The Proof is in the Pizza: A Small Business Owner's Story

Ed. Note: Yesterday President Obama traveled to Seattle, to meet with several small business owners for a discussion about strengthening the economy and creating jobs. Joe Fugere, one of the participants in the roundtable discussion, shared his story with us on the blog. Joe is proof that community banks can be the engine for getting much needed loans to small businesses, so small businesses can grow, create jobs, and build the economy.

President Barack Obama holds a round table discussion in Seattle 2

President Barack Obama holds a round table discussion with local small business owners during a stop at Grand Central Bakery in Seattle, Washington. From left around the table: President Obama, Gillian Allen-White, General Manager of Grand Central Baking Company, Joe Fugere, founder of Tutta Bella Neapolitan Pizzeria, Commerce Secretary Gary Locke, and Tiffany Turner of the Inn at Discovery Coast. August 17, 2010. (Official White House Photo by Pete Souza)

Reinvigorating small business lending from community banks is essential to allow small businesses to grow, create jobs, and build the economy. As a small business owner, I know first hand. I am the owner of Tutta Bella Neapolitan Pizzerias. Just over six years ago, after tasting my first Margherita Pizza in Naples, Italy I knew that I must bring this food to Seattle! Today, we have four locations in and around the city, and employ nearly 200 people.

The first Tutta Bella opened in 2004. Thankfully, the restaurant was successful and propelled me to open two additional locations, both funded by loans from a large commercial bank.

I approached a local community bank where I could be on a first name basis with the president, and secured a loan to open a new location. Within a few weeks, the loan was approved, and on June 15, 2009, in the midst of what some have called economic Armageddon, I opened the fourth Tutta Bella—the most successful opening to date in terms of revenue and the number of customers served. This restaurant employs 50 people and has been welcomed and embraced by the community.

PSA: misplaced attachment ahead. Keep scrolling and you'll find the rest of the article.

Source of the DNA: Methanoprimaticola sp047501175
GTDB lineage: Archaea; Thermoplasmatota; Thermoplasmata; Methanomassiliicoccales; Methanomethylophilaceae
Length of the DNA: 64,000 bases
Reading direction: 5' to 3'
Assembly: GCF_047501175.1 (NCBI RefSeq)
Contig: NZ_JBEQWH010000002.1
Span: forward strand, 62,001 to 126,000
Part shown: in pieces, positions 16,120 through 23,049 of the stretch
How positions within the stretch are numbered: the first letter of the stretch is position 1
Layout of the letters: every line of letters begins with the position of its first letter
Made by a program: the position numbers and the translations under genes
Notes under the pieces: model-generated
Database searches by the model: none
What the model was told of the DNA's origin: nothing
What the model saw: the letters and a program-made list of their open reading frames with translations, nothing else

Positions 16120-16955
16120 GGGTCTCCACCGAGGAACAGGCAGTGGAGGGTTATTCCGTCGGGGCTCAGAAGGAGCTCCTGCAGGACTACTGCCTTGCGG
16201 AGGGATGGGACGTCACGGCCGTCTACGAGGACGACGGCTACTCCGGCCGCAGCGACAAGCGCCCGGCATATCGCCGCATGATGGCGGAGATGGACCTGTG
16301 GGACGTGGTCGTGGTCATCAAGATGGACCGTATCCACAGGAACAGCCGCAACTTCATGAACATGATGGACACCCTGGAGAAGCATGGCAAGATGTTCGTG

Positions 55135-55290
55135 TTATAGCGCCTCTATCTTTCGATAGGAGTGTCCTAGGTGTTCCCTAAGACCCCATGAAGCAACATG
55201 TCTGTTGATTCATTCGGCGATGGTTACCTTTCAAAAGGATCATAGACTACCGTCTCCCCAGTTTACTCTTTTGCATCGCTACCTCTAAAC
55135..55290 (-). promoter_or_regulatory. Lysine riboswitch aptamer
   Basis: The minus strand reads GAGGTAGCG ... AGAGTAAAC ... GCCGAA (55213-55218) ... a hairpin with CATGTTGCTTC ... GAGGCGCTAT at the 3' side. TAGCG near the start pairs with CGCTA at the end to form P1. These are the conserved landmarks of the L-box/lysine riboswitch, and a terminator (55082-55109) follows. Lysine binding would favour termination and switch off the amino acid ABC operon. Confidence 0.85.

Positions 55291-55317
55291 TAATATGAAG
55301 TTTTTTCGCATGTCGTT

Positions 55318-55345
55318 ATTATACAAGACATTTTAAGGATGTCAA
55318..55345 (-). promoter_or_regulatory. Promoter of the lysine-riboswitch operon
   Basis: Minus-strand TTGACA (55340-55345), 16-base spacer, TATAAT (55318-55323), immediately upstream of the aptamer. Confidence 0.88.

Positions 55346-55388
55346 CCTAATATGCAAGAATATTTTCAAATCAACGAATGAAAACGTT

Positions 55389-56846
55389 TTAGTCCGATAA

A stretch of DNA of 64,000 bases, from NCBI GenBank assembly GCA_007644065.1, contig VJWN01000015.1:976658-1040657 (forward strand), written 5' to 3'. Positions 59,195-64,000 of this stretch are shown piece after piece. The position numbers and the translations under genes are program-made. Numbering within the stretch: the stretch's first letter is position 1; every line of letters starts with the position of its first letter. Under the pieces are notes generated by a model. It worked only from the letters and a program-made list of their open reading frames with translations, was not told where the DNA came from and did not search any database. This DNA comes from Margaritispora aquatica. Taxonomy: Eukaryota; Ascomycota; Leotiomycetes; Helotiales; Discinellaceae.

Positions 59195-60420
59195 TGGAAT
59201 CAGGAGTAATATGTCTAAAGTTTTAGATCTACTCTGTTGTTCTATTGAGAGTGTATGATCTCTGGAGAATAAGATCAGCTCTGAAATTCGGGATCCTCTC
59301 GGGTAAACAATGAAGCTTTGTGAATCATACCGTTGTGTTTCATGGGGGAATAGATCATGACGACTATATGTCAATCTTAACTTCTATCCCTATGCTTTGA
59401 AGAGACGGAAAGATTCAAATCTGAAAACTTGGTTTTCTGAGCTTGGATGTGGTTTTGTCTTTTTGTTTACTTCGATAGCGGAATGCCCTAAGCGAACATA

A couple months ago, I successfully closed on a government funded SBA 7(A) loan, thanks to money made more easily available by President Obama’s economic recovery plan. Again, I worked with this local community bank.

Last week, Tutta Bella was recognized nationally as the “2010 Independent Pizzeria of the Year” by Pizza Today magazine. With more than 33,000 pizza restaurants across the country, it truly is an honor. Although it does make me question what’s going on with the big banks. If a successful and growing business like Tutta Bella can’t get financing from the big banks, who can?

Yesterday, I had the honor of joining President Obama for a roundtable discussion, and share my story directly with him. We talked about the issues facing small businesses today. He asked me several insightful questions, my favorite being “What keeps you up at night?” I was able to tell him that on top of the typical issues of meeting payroll (including health care benefits), managing inventory and taking care of customers, small businesses today have the added worry that they might lose their line of credit or be turned down when requesting financing to expand or sustain their business.

I left my meeting with the President with a renewed optimism. With the help of Congress in passing the Jobs Bill and getting capital flowing to community banks, we can continue on the path to economic recovery.

Joe Fugere is the founder of Tutta Bella Neapolitan Pizzeria in Seattle

Related Topics: Economy, Washington
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